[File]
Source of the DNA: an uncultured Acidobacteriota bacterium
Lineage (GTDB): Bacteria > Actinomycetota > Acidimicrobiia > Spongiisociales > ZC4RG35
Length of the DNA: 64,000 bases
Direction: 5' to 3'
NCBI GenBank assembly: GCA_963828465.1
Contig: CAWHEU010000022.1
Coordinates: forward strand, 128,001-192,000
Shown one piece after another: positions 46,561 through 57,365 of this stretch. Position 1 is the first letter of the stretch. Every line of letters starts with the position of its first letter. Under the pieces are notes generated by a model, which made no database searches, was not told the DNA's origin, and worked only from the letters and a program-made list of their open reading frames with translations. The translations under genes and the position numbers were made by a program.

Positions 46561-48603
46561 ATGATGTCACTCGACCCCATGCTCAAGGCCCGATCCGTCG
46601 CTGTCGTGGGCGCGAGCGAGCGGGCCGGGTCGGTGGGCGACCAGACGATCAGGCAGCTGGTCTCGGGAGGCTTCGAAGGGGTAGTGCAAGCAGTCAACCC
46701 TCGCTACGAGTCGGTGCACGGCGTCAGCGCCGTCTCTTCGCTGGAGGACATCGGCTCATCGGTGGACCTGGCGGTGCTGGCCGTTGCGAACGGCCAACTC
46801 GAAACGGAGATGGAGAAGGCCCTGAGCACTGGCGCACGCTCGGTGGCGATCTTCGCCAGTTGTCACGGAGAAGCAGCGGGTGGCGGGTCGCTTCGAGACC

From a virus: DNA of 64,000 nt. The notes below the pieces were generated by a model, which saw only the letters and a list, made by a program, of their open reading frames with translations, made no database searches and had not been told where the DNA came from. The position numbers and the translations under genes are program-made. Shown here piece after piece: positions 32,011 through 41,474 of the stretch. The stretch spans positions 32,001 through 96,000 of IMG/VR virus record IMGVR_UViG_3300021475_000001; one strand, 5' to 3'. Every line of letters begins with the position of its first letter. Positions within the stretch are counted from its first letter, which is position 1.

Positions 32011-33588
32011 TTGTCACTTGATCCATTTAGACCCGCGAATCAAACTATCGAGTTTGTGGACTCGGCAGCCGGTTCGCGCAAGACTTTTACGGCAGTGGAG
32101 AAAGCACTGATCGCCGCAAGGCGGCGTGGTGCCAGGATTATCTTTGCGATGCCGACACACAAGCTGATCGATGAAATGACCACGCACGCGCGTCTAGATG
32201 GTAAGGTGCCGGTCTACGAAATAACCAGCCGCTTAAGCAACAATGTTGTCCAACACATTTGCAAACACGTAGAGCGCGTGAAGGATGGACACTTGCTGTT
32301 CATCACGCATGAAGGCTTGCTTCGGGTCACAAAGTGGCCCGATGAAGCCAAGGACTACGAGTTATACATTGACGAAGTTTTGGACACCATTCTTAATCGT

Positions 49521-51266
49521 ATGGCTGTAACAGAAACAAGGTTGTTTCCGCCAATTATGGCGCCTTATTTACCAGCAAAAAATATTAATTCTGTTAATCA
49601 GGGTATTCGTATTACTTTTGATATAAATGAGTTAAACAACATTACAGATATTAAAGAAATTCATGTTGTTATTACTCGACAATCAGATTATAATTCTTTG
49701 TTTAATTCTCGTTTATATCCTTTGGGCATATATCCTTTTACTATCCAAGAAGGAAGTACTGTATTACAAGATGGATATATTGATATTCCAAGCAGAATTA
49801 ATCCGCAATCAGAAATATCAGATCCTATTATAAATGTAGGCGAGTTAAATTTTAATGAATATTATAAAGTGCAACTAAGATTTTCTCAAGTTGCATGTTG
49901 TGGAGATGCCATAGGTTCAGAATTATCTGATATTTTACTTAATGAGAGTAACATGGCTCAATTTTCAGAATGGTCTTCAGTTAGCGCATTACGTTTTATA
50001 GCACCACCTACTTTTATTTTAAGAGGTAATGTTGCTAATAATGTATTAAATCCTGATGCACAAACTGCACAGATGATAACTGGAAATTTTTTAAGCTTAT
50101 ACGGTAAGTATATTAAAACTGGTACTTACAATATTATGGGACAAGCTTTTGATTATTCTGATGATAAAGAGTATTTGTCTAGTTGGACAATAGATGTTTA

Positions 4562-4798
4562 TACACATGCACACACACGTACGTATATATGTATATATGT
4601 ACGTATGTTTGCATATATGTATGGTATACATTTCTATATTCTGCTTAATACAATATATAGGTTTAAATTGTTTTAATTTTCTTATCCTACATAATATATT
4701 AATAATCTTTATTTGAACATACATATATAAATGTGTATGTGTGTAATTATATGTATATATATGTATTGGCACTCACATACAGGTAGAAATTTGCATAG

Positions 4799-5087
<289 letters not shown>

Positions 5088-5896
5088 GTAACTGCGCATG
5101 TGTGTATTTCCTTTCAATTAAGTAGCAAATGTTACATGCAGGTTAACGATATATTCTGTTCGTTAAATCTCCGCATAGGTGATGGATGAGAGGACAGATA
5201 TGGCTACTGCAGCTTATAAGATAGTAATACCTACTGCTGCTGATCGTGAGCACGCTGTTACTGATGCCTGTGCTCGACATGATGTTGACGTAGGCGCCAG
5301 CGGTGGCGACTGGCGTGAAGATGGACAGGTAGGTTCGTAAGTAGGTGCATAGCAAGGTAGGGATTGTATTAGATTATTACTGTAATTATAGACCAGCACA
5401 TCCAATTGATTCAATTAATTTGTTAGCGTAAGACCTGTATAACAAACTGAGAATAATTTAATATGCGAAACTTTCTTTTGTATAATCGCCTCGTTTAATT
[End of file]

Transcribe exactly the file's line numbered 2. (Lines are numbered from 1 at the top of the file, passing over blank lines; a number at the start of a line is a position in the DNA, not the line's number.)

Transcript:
Lineage (GTDB): Bacteria > Actinomycetota > Acidimicrobiia > Spongiisociales > ZC4RG35